If you've ever skimped on your 71/2 hours of slumber, pushed yourself too hard during a midday workout, or spent the day camped out in a swivel chair with your eyes glued to a computer screen, you've surely encountered the infamous energy crash. And while reaching for Red Bull or scrounging for sugar might seem like the panacea, the effects of your quick fix may be short-lived. Here's your all-day guide to fight fatigue the healthy way from morning till night.


Jump-start your metabolism. Breakfast kicks off your day and makes you feel better. Include a mix of protein and quality carbohydrates into your meal, says Denise Austin, author of "Get Energy! Empower Your Body, Love Your Life."

Shower sans steam. Your body responds quickly to a cold stimulus, so a cool shower can help perk you up, says dietician Erin Palinski. It also will cut down your shower time and get you out the door faster.

Crank some tunes. First thing in the morning, turn on your favorite high-tempo music to wake up your mind and your body, suggests Jim Karas, author of "The 7 Day Energy Surge."

Let in the light. In the morning, throw open the drapes and turn on all the lights to enhance your wake-sleep cycle, Karas says.

Sit up straight. Improve your posture, Austin says. This will help open up your chest, allowing you to fill your lungs with more oxygen for your body to deliver to your muscles, including your brain, which consumes 20 percent of the body's oxygen.


Allow yourself mini breaks. Take 5-minute breaks throughout the day to stand up and stretch, Austin suggests. Circulation, blood flow and oxygen delivery to the brain are poor when we're sitting down, which fatigues the body and decreases mental alertness.

Breathe deeply. Taking deeper breaths will deliver a larger amount of oxygen to the brain, keeping you more alert.

Sip green tea. It's packed with anti-aging antioxidants, reduces inflammation, hydrates your body and can boost metabolism to help you slim down, Karas says.

Eat regular meals. We know you've got appointments, deadlines and never-ending e-mails, but don't forget to break for lunch. Eat at regular intervals to keep your blood sugar balanced and energy levels high, Palinski says


Soak up some sun. Get outside for at least 15 minutes, Austin says. You'll get vitamin D, which improves mood and helps strengthen bones.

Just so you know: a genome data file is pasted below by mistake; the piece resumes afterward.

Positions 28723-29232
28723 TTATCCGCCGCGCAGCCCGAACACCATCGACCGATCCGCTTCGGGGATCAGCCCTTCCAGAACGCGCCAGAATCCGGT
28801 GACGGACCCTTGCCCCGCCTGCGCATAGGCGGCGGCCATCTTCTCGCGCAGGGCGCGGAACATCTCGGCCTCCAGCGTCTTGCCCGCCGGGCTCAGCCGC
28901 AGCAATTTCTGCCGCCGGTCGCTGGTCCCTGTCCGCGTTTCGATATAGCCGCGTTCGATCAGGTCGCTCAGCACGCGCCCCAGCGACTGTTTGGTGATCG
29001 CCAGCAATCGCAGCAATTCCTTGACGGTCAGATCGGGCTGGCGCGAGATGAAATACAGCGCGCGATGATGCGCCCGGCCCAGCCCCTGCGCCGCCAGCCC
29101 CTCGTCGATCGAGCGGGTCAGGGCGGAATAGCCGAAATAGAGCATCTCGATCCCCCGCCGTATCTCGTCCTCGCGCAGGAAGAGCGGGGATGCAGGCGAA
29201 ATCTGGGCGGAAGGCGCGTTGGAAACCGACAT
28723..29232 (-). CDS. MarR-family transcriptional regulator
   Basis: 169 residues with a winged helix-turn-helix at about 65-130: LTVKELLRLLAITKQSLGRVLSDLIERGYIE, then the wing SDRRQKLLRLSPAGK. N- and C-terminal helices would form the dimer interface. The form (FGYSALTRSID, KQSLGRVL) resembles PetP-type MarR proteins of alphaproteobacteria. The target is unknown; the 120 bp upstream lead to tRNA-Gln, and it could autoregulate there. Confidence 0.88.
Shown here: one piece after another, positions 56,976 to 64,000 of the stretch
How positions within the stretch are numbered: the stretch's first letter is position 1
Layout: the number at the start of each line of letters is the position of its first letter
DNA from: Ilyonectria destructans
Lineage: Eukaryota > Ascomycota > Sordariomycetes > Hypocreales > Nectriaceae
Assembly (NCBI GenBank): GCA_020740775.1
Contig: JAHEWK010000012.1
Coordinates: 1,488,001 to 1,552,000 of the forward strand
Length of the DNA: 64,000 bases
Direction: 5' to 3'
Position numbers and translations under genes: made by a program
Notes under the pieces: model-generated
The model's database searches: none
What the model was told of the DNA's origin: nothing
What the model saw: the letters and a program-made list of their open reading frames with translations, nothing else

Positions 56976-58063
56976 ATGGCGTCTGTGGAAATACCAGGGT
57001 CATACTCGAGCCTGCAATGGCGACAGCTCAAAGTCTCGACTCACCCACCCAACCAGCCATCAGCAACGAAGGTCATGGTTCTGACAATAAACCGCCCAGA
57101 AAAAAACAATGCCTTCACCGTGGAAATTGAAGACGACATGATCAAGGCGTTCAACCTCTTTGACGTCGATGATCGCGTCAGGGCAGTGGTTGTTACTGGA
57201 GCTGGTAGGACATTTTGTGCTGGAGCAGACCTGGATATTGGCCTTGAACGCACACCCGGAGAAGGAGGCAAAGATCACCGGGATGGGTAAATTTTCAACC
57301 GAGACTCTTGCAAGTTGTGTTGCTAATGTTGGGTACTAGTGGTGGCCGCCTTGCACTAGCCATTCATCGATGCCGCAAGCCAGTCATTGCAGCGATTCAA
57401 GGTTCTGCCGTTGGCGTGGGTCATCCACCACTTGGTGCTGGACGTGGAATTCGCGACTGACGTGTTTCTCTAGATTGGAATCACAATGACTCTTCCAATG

Grab a slice of whole-grain bread. Carbohydrates will help raise blood sugar slightly, providing an energy boost along with an increase of the mood-lifting chemical serotonin in the brain, Palinski says.

Pick a protein. It keeps your blood sugar stable for a longer period of time. Round out meals and snacks with foods such as eggs, cheese, yogurt and lean meats, and aim to eat something every three to four hours, suggests dietician Marjorie Nolan, a spokeswoman for the American Dietetic Association.


Gulp a glass of water. Drink 10 to 12 ounces of cold water as fast as you can, Nolan says, noting that dehydration contributes to fatigue. The temperature drop will shock you awake, and the hydration benefit will keep you feeling perky.

Awaken with aromatherapy. Sniff scents such as jasmine, peppermint, cypress, eucalyptus, spearmint or geranium to help keep your brain more alert, Palinski says.

Snack on nuts. Eat this magnesium-rich snack for a quick boost in energy, Palinski suggests.

Skip the sugar. Aim for high-fiber carbohydrates sources, such as fresh fruit, whole-grain crackers or popcorn, instead of sugar. Although sugar might seem like a quick source of energy, equally quick drops in blood sugar levels can cause another crash, Palinski says.

Cheer up. Overly negative people can easily zap your energy, says Austin, who suggests adopting a more positive attitude as a way to feel instantly energized.

Take a walk. A brisk walk gets your blood flowing and improves circulation and mental function, Palinski says.


Exercise to energize. Regular physical activity increases energy and fights fatigue by raising levels of mood-boosting serotonin as well as norepinephrine and dopamine, brain chemicals that give you pep, according to University of Georgia researchers who analyzed 70 studies on the subject. But evening exercise can disturb your sleep, so choose your workout wisely.

Unwind with music. Karas suggests starting and ending the day with music, but pick something soothing for the late hours.

Drift off without distraction. Get a good night's sleep to recharge your body, Austin says. To drift off with ease, don't bring your laptop to bed, she suggests, explaining that it will stimulate your brain and make it harder to fall asleep.